JAG1 loss-of-function variations as a novel predisposing event in the pathogenesis of congenital thyroid defects

Tiziana de Filippis, Federica Marelli, Gabriella Nebbia, P. Porazzi, Sabrina Luigia Corbetta, Laura Fugazzola, R. Gastaldi, Maria Cristina Vigone, Roberta Biffanti, Daniela Frizziero, Luana Mandarà, P. Prontera, Maria Carolina Salerno, Mohamad Maghnie, N. Tiso, G. Radetti, Giovanna Weber, Luca Persani

Research output: Contribution to journalArticlepeer-review


Context: The pathogenesis of congenital hypothyroidism (CH) is still largely unexplained. We previously reported that perturbations of the Notch pathway and knockdown of the ligand jagged1 cause a hypothyroid phenotype in the zebrafish. Heterozygous JAG1 variants are known to account for Alagille syndrome type 1 (ALGS1), a rare multisystemic developmental disorder characterized by variable expressivity and penetrance. Objective: Verify the involvement of JAG1 variants in the pathogenesis of congenital thyroid defects and the frequency of unexplained hypothyroidism in a series of ALGS1 patients. Design, Settings, and Patients: A total of 21 young ALGS1 and 100 CH unrelated patients were recruited in academicandpublic hospitals. TheJAG1variantswerestudied in vitroandin the zebrafish. Results:Wereport a previously unknown nonautoimmune hypothyroidism in 6/21 ALGS1 patients, 2 of them with thyroid hypoplasia. We found 2 JAG1 variants in the heterozygous state in 4/100 CH cases (3 with thyroid dysgenesis, 2 with cardiac malformations). Five out 7 JAG1 variants are new. Different bioassays demonstrate that the identified variants exhibit a variable loss of function. In zebrafish, the knock-down of jag1a/b expression causes a primary thyroid defect, and rescue experiments of the hypothyroid phenotype with wild-type or variant JAG1 transcripts support a role for JAG1 variations in the pathogenesis of the hypothyroid phenotype seen in CH and ALGS1 patients. Conclusions: clinical and experimental data indicate that ALGS1 patients have an increased risk of nonautoimmune hypothyroidism, and that variations in JAG1 gene can contribute to the pathogenesis of variable congenital thyroid defects, including CH.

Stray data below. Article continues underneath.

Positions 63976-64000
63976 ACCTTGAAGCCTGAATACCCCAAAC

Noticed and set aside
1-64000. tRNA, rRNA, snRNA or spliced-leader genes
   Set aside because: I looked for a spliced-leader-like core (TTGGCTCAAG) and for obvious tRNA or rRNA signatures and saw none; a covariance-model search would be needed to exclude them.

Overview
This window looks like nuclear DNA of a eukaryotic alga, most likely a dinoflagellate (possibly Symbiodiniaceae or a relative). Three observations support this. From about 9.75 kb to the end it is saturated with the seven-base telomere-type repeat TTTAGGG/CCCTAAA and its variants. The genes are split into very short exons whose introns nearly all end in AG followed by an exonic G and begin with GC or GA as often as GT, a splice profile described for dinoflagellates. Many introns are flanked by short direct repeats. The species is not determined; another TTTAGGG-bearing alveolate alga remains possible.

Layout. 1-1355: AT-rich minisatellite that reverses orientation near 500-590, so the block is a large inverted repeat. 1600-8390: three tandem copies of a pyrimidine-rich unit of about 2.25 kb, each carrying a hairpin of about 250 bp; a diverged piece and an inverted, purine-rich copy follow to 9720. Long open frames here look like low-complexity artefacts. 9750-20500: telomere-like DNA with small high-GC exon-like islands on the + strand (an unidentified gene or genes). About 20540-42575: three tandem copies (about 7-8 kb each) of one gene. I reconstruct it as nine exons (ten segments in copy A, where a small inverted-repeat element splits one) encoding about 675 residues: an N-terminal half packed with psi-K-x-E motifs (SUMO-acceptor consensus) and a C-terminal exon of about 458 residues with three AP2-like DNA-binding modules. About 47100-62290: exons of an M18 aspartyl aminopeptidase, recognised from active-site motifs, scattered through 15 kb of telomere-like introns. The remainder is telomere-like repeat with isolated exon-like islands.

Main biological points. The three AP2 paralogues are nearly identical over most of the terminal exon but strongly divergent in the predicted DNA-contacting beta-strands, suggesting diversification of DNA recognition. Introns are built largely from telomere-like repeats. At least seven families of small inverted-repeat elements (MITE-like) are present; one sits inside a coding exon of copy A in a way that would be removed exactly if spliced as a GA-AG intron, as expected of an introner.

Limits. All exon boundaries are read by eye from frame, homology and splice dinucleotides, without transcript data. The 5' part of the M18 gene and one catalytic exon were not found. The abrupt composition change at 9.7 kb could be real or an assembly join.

Original languageEnglish
Pages (from-to)861-870
Number of pages10
JournalJournal of Clinical Endocrinology and Metabolism
Issue number4
Publication statusPublished - Mar 1 2016

ASJC Scopus subject areas

  • Biochemistry
  • Clinical Biochemistry
  • Endocrinology
  • Biochemistry, medical
  • Endocrinology, Diabetes and Metabolism


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